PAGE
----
The Philippines’ gambling regulator has announced that UK-listed technology supplier Playtech is now the monopoly provider of RNG casino games to the country’s online gambling licensees.
In a memorandum dated September 26 obtained by CalvinAyre.com, the Philippine Amusement and Gaming Corporation (PAGCOR) announced that Montford Inc. has been certified as a Gaming Software Provider for Philippine Offshore Gambling Operator (POGO) licensees.
Montford is described in the announcement as “a distributor of RNG-based [random number generator] games developed by Playtech.” PAGCOR says that “to date, only Montford Inc. has been issued an accreditation and authority to operate as a Gaming Software Provider. Thus, only the RNG-based games distributed by Montford are allowed to be used by our POGO licensees.”
This new restriction is “effective immediately” and POGO licensees “found to be using games developed by an unauthorized service provider, or those who engage the services of a gaming software provider not accredited by PAGCOR, shall be imposed the corresponding demerits and administrative penalties.”
The short-term penalty for continuing to use RNG games other than Playtech’s is the imposition of 20 demerit points as called for in PAGCOR’s Offshore Gaming Regulatory Manual (OGRM). “Continued non-compliance” with the new RNG monopoly “shall warrant the temporary cessation of your operations and the eventual cancellation of the offshore gaming license of erring POGO licensees.”
PAGCOR has yet to indicate whether it intends to issue accreditation to other RNG game providers. Playtech undoubtedly produces some quality RNG games but, as one POGO licensee confided to CalvinAyre.com, “we can’t pull everything and only offer Playtech. That’s ridiculous.”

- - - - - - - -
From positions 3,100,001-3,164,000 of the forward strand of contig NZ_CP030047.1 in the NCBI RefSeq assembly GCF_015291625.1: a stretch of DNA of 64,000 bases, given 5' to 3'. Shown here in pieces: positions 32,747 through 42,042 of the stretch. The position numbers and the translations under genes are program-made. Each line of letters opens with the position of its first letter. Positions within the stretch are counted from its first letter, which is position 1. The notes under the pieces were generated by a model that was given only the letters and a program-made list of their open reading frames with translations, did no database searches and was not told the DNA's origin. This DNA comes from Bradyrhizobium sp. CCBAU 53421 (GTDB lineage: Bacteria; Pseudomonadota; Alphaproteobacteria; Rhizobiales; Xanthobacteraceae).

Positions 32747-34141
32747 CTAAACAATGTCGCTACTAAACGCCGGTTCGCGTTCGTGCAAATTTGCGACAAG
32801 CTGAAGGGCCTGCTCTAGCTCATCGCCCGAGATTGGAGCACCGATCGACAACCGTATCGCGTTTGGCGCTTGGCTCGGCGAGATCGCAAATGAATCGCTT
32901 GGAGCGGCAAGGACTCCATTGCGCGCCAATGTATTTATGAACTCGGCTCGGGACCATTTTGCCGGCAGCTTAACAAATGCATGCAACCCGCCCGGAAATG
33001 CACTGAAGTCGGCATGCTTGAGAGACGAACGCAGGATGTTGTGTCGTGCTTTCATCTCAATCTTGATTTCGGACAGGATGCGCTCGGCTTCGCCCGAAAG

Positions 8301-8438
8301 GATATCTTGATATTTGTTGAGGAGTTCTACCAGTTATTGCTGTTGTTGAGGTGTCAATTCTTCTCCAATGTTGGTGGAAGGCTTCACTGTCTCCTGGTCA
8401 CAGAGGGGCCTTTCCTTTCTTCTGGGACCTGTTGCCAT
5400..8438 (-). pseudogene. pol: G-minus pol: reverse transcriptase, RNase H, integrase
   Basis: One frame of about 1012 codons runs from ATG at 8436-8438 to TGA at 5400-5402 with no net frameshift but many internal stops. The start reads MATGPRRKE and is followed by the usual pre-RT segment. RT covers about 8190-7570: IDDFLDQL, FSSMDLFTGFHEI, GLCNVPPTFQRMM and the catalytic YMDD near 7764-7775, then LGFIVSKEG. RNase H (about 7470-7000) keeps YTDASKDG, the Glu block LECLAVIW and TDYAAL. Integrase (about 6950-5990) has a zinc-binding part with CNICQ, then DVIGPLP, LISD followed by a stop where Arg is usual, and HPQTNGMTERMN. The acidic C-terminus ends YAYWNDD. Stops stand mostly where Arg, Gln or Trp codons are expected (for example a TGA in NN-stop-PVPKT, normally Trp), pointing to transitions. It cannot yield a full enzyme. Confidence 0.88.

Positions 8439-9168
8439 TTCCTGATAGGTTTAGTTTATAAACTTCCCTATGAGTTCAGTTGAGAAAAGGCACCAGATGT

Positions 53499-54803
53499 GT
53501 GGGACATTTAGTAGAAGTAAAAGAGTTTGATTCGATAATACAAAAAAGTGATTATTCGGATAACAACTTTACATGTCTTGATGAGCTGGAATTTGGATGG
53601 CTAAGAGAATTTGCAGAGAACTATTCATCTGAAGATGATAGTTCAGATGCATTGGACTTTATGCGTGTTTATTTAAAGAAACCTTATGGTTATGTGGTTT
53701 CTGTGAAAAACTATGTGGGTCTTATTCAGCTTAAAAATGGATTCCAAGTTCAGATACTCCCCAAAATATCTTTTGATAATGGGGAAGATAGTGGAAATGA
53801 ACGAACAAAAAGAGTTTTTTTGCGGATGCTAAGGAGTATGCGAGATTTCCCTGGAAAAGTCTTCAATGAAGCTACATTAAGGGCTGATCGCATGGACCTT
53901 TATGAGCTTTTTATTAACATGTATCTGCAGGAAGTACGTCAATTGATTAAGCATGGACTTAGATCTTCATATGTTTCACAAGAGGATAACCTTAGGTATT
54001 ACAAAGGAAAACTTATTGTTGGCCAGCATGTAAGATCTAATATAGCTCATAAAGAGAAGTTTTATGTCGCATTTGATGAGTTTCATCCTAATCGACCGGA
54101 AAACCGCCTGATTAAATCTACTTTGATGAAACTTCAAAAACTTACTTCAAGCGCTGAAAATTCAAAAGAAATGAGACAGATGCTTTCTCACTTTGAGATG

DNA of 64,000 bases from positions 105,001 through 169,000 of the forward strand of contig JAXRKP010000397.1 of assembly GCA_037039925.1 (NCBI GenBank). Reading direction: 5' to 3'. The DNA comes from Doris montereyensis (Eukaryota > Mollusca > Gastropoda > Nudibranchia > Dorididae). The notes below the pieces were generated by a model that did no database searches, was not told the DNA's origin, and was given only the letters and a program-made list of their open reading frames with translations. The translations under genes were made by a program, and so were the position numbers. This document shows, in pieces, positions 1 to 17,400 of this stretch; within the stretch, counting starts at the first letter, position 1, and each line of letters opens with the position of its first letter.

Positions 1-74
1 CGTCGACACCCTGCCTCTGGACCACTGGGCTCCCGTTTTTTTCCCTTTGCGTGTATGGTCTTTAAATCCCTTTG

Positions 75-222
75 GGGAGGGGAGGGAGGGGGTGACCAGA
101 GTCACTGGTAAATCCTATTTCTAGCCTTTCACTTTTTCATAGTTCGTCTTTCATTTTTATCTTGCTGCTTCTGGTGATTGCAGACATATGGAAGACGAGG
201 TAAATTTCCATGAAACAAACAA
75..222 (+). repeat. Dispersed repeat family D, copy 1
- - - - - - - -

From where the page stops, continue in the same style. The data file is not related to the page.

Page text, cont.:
Playtech’s new monopoly over the POGO market – which comprises the bulk of Asian-facing online gambling operators – definitely puts operators in something of a bind. One can’t help but think of Henry Ford’s legendary quote regarding the options facing Model T buyers: “You can have your car in any color you want, as long as it’s black.”
Perhaps this new monopoly is what Playtech was referring to in July when it said it was taking steps to “protect Playtech’s position in the [Asia-Pacific] region and to drive revenue generation.” At the time, Playtech’s shares had shed over one-quarter of their value due to the company’s warning that new market entrants had created “a particularly aggressive pricing environment.”
Playtech’s significant grey- and black-market Asian-facing operations have proven both a driver of the company’s revenue and its Achilles heel, subject to sudden shocks as local police forces launch crackdowns on Playtech’s Asian-facing partners.
The product has yet to launch, but Playtech also enjoys an online casino monopoly in Poland, after being selected as the sole technology partner for the ‘eKasyno’ offering of lottery and gaming monopoly Totalizator Sportowy.